United States Commutes and Megaregions data for GIS

2017-01-31T10:01:35Z (GMT) by Alasdair Rae Garrett G.D. Nelson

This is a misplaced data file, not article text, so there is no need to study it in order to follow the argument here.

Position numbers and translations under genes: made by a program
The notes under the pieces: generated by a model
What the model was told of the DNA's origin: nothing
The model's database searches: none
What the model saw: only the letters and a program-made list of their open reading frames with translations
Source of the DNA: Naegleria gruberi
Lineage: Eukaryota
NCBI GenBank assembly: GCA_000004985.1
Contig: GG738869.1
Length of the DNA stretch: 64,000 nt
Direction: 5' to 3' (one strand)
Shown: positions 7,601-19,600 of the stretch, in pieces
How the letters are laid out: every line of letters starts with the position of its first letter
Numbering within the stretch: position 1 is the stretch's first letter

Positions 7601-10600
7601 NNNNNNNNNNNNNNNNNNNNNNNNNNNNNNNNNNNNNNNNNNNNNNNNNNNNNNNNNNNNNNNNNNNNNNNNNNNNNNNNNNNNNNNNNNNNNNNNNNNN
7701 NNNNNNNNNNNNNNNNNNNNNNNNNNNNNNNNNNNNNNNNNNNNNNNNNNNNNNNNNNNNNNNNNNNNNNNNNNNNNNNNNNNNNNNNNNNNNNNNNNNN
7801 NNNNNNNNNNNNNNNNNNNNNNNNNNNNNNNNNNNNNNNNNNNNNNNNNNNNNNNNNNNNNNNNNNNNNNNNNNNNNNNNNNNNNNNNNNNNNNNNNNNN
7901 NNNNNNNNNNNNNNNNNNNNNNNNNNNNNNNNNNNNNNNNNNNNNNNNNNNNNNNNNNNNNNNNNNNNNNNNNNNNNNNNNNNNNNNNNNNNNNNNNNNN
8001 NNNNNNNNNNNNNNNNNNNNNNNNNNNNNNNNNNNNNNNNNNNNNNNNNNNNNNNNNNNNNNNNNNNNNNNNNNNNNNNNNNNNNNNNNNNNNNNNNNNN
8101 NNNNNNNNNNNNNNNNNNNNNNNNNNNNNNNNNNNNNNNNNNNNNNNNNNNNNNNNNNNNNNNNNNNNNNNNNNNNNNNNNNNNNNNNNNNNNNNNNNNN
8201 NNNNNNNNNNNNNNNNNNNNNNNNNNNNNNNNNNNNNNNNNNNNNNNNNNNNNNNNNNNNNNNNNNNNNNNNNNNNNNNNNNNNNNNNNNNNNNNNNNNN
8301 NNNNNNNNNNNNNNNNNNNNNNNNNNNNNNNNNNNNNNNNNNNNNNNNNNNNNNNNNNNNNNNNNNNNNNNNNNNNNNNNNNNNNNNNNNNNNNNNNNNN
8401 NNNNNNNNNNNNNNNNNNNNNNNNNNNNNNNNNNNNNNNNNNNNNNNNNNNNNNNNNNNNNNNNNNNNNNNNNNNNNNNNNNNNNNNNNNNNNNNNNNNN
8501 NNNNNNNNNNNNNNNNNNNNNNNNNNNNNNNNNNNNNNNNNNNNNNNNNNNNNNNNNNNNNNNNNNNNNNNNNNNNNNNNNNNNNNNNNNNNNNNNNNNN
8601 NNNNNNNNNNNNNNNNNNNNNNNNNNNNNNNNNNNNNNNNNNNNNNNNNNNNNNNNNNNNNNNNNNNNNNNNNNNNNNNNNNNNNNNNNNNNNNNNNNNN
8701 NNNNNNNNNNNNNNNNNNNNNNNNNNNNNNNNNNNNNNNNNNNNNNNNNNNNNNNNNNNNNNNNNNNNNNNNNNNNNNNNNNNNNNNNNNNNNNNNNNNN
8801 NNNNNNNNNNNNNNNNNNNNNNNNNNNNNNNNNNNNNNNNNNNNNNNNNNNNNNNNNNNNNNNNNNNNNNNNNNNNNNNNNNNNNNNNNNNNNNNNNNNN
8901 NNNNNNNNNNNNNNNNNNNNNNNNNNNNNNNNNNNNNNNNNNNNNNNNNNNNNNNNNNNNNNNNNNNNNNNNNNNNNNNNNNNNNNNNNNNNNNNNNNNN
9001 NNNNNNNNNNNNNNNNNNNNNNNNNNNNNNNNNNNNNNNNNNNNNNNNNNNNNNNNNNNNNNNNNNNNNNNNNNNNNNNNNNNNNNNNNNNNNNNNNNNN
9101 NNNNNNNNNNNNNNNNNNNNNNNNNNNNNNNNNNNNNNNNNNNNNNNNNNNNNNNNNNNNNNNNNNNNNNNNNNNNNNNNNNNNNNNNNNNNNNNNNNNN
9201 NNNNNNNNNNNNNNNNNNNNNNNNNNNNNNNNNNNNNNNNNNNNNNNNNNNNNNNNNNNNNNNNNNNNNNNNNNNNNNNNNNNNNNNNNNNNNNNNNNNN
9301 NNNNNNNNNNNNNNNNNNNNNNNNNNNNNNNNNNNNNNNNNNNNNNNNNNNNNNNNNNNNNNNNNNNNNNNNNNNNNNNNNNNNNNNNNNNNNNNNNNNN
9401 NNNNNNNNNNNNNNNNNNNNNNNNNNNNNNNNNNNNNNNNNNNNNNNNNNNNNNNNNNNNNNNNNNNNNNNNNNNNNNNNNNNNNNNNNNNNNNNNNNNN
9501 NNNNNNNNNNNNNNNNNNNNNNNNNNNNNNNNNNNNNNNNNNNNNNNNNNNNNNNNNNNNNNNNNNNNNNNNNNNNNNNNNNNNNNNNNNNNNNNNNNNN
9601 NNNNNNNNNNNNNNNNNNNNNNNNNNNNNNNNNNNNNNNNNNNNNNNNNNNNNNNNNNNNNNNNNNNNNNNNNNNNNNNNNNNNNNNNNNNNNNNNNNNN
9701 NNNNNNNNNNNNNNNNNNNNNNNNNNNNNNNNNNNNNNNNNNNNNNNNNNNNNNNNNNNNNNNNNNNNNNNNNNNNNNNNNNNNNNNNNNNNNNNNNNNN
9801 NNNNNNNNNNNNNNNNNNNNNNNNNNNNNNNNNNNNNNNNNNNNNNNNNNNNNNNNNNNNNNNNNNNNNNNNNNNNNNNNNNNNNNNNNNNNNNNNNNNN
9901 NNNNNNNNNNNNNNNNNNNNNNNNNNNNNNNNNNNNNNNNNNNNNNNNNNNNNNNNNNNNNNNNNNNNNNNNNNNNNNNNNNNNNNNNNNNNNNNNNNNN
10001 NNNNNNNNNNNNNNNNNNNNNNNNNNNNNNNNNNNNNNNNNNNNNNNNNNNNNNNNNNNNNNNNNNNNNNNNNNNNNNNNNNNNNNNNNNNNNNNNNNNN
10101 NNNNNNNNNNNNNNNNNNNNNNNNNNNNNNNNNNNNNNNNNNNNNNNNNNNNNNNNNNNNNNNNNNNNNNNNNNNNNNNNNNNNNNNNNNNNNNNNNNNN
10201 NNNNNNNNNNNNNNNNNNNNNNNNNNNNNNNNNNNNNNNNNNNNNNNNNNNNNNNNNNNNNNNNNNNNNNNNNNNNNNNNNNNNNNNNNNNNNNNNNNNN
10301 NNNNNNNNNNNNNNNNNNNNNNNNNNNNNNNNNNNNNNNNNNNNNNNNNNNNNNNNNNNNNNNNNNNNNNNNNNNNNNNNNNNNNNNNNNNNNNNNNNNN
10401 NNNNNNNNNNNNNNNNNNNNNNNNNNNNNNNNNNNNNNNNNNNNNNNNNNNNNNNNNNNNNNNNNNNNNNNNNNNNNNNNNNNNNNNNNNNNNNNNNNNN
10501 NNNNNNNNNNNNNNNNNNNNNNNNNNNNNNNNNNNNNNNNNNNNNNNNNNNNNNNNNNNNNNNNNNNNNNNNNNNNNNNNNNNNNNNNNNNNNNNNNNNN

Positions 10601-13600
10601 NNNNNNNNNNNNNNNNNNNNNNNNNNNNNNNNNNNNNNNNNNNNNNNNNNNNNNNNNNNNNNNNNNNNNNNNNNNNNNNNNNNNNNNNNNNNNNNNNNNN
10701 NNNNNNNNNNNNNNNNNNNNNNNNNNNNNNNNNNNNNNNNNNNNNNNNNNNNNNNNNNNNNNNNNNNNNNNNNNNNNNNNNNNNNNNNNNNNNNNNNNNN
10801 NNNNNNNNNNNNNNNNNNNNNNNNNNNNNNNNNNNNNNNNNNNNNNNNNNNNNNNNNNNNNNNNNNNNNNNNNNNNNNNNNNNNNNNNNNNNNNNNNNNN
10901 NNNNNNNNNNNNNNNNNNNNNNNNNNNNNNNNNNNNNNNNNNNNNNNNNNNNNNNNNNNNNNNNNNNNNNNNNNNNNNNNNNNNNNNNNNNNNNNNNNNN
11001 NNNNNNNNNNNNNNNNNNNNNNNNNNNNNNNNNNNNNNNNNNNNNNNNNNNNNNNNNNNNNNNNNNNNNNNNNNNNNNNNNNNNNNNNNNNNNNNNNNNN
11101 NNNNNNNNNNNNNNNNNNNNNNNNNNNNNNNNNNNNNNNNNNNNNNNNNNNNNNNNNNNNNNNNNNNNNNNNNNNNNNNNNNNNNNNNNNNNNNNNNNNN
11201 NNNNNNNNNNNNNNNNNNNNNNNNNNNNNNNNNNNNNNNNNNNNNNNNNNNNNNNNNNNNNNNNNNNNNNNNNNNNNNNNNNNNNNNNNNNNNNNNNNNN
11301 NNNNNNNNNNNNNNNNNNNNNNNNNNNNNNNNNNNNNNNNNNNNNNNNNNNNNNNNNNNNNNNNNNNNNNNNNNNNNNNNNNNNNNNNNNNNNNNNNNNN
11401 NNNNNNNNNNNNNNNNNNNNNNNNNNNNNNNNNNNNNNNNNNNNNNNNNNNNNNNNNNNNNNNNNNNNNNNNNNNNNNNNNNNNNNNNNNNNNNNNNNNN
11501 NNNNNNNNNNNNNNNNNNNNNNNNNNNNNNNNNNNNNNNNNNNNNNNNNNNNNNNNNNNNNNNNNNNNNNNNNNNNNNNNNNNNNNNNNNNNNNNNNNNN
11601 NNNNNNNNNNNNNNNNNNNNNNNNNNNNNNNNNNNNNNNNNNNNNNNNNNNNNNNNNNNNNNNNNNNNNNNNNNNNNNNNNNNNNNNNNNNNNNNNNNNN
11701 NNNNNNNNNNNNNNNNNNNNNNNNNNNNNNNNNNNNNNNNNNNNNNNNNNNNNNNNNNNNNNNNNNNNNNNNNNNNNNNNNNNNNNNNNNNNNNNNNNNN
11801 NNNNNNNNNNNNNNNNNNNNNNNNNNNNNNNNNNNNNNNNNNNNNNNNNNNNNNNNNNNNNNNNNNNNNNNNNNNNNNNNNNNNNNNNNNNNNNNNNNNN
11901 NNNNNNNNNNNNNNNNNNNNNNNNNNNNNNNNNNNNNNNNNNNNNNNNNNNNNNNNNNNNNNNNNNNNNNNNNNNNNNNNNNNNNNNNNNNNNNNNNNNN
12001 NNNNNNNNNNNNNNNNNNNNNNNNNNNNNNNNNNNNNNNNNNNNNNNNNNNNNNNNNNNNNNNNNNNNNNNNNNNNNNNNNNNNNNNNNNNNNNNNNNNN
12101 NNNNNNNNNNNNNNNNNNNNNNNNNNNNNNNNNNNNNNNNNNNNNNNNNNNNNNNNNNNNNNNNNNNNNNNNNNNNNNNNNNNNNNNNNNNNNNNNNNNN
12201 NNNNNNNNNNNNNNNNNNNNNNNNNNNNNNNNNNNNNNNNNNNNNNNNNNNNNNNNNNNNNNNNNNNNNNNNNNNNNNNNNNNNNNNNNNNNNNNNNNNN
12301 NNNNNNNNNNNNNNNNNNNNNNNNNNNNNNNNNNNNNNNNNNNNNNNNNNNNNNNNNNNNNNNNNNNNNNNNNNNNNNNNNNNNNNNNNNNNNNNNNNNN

<div></div><div><b>This Figshare dataset contains the files created by and used in a related PLOS ONE paper, entitled 'An economic geography of the United States: from commutes to megaregions', by Garrett Dash Nelson and Alasdair Rae, published 30 November 2016. </b></div><div><b><br></b></div><div><b>Update: 27 January 2017 - see item 7. below</b></div><div><b><br></b></div><div>In addition to the files listed below, we have also provided a series of maps here, as high resolution PNGs. The fifth file below can be styled in QGIS using the QML style file provided in number 6.</div><div><b><br></b></div><div><b>Information on files</b></div><div><b><br></b></div><div><div><b>1.</b> A us_ttw_v3_US_only_epsg5070v2 zipped shapefile (for use in GIS software such as ArcGIS or QGIS) containing individual census tract to census tract commuter links for the entire United States, based on the 2006-2010 American Community Survey dataset, as cited in the paper.</div><div><br></div><div><b>2. </b>The commutes.net file is a Pajek format file used in the derivation of our megaregions within Combo, the partitioning algorithm we used in the paper. Pajek (Program for Large Network Analysis) is a free software package. Combo is an open source modularity optimisation program developed by researchers at MIT, and the source code can be accessed at: http://senseable.mit.edu/community_detection/</div><div><br></div><div><b>3. </b>A us_ttw_v3_US_only_upto160km_epsg5070v2 zipped shapefile. This is an extract of 1. above but includes only those commutes of 160km or less (approx 100 miles).</div><div><br></div><div><b>4. </b>A us_ttw_v3_US_only_800km_10plus_epsg5070v2 zipped shapefile. This is an extract of 1. above but includes only those commutes of 10 or more which cover a distance of 800km or more (approx 500 miles). There are just over 28,000 of these and we expect these may be occasional, weekly or otherwise irregular 'commuters' but we are not able to discern this from the underlying dataset.</div><div><br></div><div><b>5. </b>A merged_ttw_v3_origin_and_dest_communities zipped shapefile. This contains the commute data but each line also has a 'community assignment' field. The ofips_comm (origin community) and dfips_comm (destination community) fields tell you which megaregion each line belongs to. They are mostly the same, but in some cases a flow line crosses between two megaregions. The dfips_comm field was used to decide which megaregion an area belongs to.</div><div><br></div><div><b>6. </b>We also include a community_colors_20_dec_2016_v3.qml file to accompany 5. above. This is a QGIS style file and can be used to style the maps in the same way as our dark background images on Figshare.</div><div><br></div><div><b>7. </b>We have also uploaded a zipped folder with two US megaregion shapefiles - one generalized and one at full resolution. These files are similar to Figure 11 in our paper. Whereas Figure 11 was somewhat fluid in terms of the precise location of the boundaries, these files are constructed from Census Tracts so they do not match exactly the lines shown in Figure 11. However, they do provide a very close match to the regions labelled in Figure 11 of the paper. These files are provided so that other researchers can then analyse associated data at these scales. The Shapefiles have three columns - one contains the original megaregion names from the PLOS ONE paper, another contains a new megaregion name based in part on post-publication interactions with readers, and the third column indicates the name of a major city in each megaregion. We hope you find these files useful.</div><div><br></div></div><div><b><br></b></div><div>Please see the attached readme file for full information.</div>